Alumnus (and original Master Baster) Michael Potash (’64) collated information on the people behind the entrances of Senior House. At Steer Roast 2016, portraits and stories were hung around the house as art. Check out some of the selected history below…
William P. Atkinson
Mind and Hand: the Birth of MIT was written by President Julie Stratton. Here is some insightful history, especially about Atkinson and how he fit into the MIT tapestry.
James M. Crafts (MIT President 1897-1900)
Professor Crafts was elected chairman of the faculty January 19, 1897, by the Corporation Executive Committee. He was further appointed to oversee the School of Industrial Science by the Corporation Executive Committee on January 19, 1897, and later appointed president, effective October 20, 1897. He resigned effective “at the end of the school year,” 1900.
Silas W. Holman
Silas Whitcomb Holman was born in Harvard, Massachusetts on January 20, 1856. He received his S.B. degree in Physics from MIT in 1876, and then joined the MIT Department of Physics as an Assistant. He became Instructor in Physics in 1880, Assistant Professor in 1882, Associate Professor in 1885, and Full Professor in 1893. Throughout this period, he struggled with increasingly severe rheumatoid arthritis. At length, he was defeated, becoming Professor Emeritus in 1897 and dying on April 1, 1900. MORE…
Ernest F. Nichols (MIT President (MIT President 1921-1922)
Ernest Fox Nichols, 1869-1924, B.S., Kansas Agricultural College, 1888; M.S., Cornell University, 1893; D.Sc., Cornell University, 1897, was president of the Massachusetts Institute of Technology during 1921 and 1922. He was too ill from heart disease during his brief tenure to enter actively into his responsibilities.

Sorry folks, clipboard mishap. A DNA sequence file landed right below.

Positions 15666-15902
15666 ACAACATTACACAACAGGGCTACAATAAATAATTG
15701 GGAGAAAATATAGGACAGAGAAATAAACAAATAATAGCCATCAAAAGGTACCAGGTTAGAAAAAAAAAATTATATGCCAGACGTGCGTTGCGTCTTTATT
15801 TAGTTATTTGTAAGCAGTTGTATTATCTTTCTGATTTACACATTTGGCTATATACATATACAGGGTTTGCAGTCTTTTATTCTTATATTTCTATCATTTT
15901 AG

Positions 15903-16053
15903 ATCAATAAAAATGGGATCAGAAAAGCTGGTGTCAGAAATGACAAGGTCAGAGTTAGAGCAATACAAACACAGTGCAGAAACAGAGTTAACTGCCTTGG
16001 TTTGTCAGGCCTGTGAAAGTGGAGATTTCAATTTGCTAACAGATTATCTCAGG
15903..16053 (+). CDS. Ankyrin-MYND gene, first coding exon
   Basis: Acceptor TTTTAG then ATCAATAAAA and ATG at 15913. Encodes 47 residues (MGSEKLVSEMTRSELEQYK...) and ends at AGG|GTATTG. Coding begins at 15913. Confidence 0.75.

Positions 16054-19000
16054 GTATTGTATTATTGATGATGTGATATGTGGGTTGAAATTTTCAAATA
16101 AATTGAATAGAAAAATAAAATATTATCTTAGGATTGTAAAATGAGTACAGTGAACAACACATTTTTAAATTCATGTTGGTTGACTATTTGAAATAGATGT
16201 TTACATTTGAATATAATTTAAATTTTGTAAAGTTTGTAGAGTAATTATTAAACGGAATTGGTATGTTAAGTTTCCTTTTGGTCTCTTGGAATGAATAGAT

John D. Runkle (MIT President 1870-1878)
John Daniel Runkle, 1822-1902, B.S. in mathematics, 1851, Harvard College, second president of the Massachusetts Institute of Technology, was associated with the Nautical Almanac computation project from 1849 to 1884. In 1858 he founded the journal Mathematical Monthly and edited it for three years, when publication ceased. In 1860 he was a member of the committee that prepared the “Objects and Plan of an Institute of Technology” which led to the establishment of MIT. In 1862 he became MIT’s first secretary, and in 1865 he joined the new faculty as professor of mathematics, where he remained until 1902.
William R. Ware
- Beginnings of architectural education in the United States, 1861-1881 (Chewning, 1986)
In 1865 Ware was appointed to the newly established Massachusetts Institute of Technology. He remained on the faculty until 1881, when he was called to Columbia University to organize still another collegiate program in architecture. The Department of Architecture at M.I.T. in these earliest years functioned best in providing a one- or two-year course of special study for persons who were graduates of four-year colleges or who had some experience in architects’ offices. It also served to prepare Americans for the formal or informal study they intended to pursue in Paris. MORE…